[Foundation-l] GFDL and relicensing

Michael Noda michael.noda at gmail.com
Sat Nov 24 02:06:03 UTC 2007

On Nov 23, 2007 12:34 PM, Robert Horning <robert_horning at netzero.net> wrote:
> Some of this is that I get very confused when I talk about Creative
> Commons licenses.  You are talking about a specific license here, but
> that is IMHO one of the problems with this license.

Alright.  Permit me to suggest that *now is the time to get things
straight*.  You are now in a fairly deadly serious conversation which
turns on the terms and spirit of one and only one Creative Commons
license, CC-BY-SA.  All other CC licenses are irrelevant to this
discussion, because nobody in their right mind familiar with the CC
licenses would suggest that any other license was similar in spirit to
the GFDL.  To repeat, only CC-BY-SA is under discussion at this

The terms of the CC-BY-SA license are at:


Please take a few minutes to familiarize yourself with them.  A short
summary can be found at:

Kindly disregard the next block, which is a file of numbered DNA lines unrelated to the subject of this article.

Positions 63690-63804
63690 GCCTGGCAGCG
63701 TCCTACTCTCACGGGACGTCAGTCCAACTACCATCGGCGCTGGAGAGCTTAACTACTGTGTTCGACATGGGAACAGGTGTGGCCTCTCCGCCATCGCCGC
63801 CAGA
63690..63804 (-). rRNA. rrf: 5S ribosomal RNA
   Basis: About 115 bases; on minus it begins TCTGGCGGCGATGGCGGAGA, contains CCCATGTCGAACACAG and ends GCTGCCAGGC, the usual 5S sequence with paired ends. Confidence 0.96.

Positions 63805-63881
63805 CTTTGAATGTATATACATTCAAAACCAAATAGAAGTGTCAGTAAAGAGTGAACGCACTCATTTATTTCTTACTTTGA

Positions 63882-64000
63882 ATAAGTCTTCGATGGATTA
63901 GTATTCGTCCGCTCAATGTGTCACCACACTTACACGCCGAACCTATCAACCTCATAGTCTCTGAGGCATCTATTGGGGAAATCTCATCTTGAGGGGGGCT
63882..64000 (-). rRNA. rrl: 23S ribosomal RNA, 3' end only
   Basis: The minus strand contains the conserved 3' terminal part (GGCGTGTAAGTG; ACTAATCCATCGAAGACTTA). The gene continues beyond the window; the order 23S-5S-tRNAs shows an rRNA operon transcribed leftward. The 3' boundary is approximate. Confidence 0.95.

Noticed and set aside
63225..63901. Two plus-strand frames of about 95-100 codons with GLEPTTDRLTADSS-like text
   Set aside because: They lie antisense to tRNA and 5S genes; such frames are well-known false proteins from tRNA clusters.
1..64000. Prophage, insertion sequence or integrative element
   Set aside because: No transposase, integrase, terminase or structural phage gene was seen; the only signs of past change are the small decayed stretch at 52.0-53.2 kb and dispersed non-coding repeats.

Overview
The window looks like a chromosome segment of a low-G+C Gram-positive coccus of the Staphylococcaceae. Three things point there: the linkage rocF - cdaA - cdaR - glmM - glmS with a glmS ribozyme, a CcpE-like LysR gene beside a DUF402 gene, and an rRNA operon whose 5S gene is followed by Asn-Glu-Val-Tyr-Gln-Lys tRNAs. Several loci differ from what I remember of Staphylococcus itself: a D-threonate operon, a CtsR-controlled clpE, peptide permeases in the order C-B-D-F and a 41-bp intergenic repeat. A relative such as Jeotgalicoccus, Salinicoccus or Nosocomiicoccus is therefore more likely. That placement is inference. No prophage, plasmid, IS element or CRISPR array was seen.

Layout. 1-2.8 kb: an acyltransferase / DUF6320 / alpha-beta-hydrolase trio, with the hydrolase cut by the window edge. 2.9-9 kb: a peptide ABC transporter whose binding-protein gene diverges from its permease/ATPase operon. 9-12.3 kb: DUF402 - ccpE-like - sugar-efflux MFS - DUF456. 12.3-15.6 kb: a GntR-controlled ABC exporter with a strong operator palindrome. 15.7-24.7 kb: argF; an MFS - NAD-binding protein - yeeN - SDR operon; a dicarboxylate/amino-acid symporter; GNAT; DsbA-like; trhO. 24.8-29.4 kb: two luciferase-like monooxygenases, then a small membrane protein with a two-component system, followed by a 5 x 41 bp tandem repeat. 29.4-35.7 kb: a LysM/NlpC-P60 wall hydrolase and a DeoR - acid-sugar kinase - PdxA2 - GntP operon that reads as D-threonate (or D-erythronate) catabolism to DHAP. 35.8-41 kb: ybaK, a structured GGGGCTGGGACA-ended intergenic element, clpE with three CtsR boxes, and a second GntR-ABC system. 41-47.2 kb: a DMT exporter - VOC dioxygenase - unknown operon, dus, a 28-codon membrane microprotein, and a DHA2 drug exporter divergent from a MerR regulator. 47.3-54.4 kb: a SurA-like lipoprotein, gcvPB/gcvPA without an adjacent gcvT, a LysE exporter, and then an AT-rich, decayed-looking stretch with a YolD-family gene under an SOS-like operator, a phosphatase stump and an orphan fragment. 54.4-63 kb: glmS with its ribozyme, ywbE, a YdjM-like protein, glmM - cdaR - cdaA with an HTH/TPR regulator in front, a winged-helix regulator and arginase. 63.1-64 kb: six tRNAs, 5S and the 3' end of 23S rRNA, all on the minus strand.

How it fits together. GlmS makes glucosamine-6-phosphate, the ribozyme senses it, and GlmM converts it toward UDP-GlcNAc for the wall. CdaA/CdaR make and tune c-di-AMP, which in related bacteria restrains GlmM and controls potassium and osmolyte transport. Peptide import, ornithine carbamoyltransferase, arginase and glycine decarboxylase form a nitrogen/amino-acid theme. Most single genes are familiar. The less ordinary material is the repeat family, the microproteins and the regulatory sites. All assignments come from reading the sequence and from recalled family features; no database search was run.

if you don't have the time to read the details in full.

> I've known the Free Software Foundation, and RMS in particular, for some
> time now.  I may not agree with everything that RMS stands for, but he
> and the FSF is generally predictable and RMS has been very consistent
> for some time on the fundamental issues of intellectual property
> freedom.  I don't see the Free Software Foundation changing their
> licenses in a dramatic fashion to lose sight of that basic quest for
> Intellectual Property (software and the written word, but also
> trademarks and patents too) freedom.  In this regard, I suppose I can
> say that I don't have the same level of trust with Creative
> Commons...even if other may put the same or more trust that Creative
> Commons on this front.

Very well.

However, consider the hypothetical where the FSF published the
CC-BY-SA license *as the GFDL 2.0*, word-for-word.  Would your trust
in the FSF allow you to accept the FSF's trust in Creative Commons?
There is negligible moral difference between that scenario and what is
actually being discussed.  Unless the talks break down (which they
always might), a future version of the GFDL and the CC-BY-SA license
will have identical or functionally identical texts.  This will not
require the FSF to change its principles one iota.  Would you still be
raising all these objections then?

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